My Lords, between 2009-10 and 2013-14, public sector net borrowing fell from £157.3 billion to £107 billion, or from 11% of gross domestic product to 6.6%—a fall of more than a third. The independent Office for Budget Responsibility forecast in March this year—2014-15—that underlying public sector net borrowing will fall to £95.5 billion, or 5.5% of gross domestic product, half its peak in 2009-10.
Does my noble friend agree that the reduction in the deficit over the past four years has been crucial in generating economic growth and employment? Does he also agree that it is therefore vital that the deficit reduction programme continues? Can he give the House some indication of when we might expect the deficit to be eliminated and the nation’s finances returned to balance?
My Lords, on the current forecast we expect there to be a surplus in 2018-19. At the moment, as my noble friend points out, the economy is growing; we are the fastest growing economy in the G7 in the year to Q1 2014. The most recent employment figures showed that in the past year employment had risen by 780,000 and the claimant count had fallen by 406,000.
Do not the figures used by the Minister somewhat obscure serious facts about the years to which he referred? In the last four years of the Labour Government, including the crisis years 2008 to 2010, total net borrowing was £329 billion, while in the four years of the current Government total net borrowing has been £104 billion higher at £433 billion. Is not that rise in borrowing over those years a very serious indictment of government policies which have actually retarded growth, increased inequality and shrunk the economy? Is it not time for the Minister to offer something of an apology, rather than a pat on his own back?
My Lords, it is an indictment of the previous Government. In the first year that we were in office, £1 of every £4 spent by Government was borrowed. That was completely and utterly unsustainable, and that is why we are sorting things out.
My Lords, will my noble friend be very careful and encourage others to be careful in their use of the expressions “borrowing”, “deficit” and “debt”? The ghastly facts before us show that debt is rising remorselessly, and it will be, as he has said, some time yet before the enormous pile of debt incurred by the previous Labour Government can be brought under control and reduced?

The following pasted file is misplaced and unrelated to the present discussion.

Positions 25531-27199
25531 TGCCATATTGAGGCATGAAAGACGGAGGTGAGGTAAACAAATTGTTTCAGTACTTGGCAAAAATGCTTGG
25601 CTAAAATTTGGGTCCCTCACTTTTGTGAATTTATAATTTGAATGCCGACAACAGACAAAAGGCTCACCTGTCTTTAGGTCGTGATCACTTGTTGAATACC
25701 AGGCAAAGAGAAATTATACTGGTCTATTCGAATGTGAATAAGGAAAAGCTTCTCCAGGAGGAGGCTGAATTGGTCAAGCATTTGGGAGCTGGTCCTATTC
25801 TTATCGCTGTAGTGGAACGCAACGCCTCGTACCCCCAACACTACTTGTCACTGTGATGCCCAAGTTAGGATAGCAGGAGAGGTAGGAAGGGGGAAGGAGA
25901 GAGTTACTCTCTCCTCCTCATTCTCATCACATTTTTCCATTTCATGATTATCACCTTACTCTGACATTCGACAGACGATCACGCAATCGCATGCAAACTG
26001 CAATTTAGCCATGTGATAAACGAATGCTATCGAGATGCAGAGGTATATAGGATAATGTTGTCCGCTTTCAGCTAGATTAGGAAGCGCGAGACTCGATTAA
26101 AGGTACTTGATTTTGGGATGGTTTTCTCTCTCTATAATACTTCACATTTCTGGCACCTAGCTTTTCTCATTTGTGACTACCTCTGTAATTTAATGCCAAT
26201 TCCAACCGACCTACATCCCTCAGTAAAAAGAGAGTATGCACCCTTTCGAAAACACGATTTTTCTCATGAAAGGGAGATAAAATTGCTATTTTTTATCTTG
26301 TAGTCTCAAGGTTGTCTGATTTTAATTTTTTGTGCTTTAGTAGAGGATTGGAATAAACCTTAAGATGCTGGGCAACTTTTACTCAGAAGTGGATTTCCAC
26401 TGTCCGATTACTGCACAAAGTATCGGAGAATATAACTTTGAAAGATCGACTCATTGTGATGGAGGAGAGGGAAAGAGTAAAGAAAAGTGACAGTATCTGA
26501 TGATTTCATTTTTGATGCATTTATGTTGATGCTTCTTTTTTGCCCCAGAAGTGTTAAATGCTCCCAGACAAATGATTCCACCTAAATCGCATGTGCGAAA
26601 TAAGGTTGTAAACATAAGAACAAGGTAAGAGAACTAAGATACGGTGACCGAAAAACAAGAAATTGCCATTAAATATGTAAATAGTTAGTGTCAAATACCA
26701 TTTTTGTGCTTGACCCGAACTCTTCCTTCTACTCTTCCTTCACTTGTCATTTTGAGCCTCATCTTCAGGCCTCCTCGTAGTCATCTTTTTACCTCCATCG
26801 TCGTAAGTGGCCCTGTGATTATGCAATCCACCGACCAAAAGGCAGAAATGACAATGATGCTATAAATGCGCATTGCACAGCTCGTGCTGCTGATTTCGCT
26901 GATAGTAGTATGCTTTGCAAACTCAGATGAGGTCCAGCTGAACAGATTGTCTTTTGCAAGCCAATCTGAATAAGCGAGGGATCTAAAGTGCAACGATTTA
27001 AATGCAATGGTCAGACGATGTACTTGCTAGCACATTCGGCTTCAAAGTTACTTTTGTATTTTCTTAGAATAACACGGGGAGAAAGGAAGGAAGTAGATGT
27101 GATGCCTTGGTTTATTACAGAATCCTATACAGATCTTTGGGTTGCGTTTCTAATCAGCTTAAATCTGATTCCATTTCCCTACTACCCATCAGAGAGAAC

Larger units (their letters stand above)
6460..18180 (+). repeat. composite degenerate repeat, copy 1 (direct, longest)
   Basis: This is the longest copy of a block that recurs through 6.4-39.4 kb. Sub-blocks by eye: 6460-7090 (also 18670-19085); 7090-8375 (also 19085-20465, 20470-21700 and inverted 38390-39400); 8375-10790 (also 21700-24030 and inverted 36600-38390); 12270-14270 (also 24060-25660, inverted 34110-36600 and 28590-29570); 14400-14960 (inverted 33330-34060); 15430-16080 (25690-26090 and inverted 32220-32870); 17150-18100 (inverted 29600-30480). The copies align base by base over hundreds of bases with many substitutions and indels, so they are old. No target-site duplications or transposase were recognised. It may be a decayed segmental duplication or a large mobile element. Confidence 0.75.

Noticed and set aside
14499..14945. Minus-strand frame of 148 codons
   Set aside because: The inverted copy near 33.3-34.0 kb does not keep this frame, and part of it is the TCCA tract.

My Lords, I agree with the noble Lord. The relationship between debt and GDP is set to rise for a number of years more, even as we continue to reduce the deficit.
My Lords, given that the Minister answers for the whole House, and given that this Question is about savings and the economy, can he please tell us why a Statement has not been made to the House, yet the Prime Minister spoke this morning at the Farnborough air show about budgetary savings that have led, apparently, to extra expenditure on counterterrorism and cybersecurity? The Prime Minister said that these were very important announcements, and they were indeed. Should they not have been made to Parliament?
My Lords, there are always questions when statements are made outside the House as to whether they should have been made inside the House.
If the noble Baroness is concerned about it, she of course has the option of asking an Urgent Question.
My Lords, is the Minister prepared to take this opportunity, in view of the questioning, to move from the short to the long-term and comment on last week’s report by the Office for Budgetary Responsibility, which states that by 2050 the public sector borrowing requirement will be more manageable than it would have been were it not for the actions of the coalition since 2010?
Yes, my Lords; my noble friend is absolutely right. The report to which he refers demonstrates two things: first, with an ageing population, there will over a long period be significant pressures on the public finances, everything being equal; secondly, that a number of steps which have been taken with cross-party support, such as raising the retirement age, are making those long-term additional burdens more acceptable and possible to deal with in a sensible fiscal framework.
My Lords, did not the Government promise in 2010 to balance the books by 2015, and is it not now the case that they will be lucky—well, they will be out of office, but they would have been lucky—to have balanced the books by 2018? Is the Minister aware that in the early months of this year borrowing was £2 billion higher than in the same period last year? So it is not getting better.
My Lords, it is getting better. It has got better in the year up to now. The OBR says that we are on track to reduce borrowing during this year. As the noble Lord knows, there were substantial economic headwinds from the euro area crisis, high commodity prices and the ongoing impact of the financial crisis. I am not sure whether he is really proposing that we should have cut the deficit more quickly by cutting public expenditure further or putting taxes up.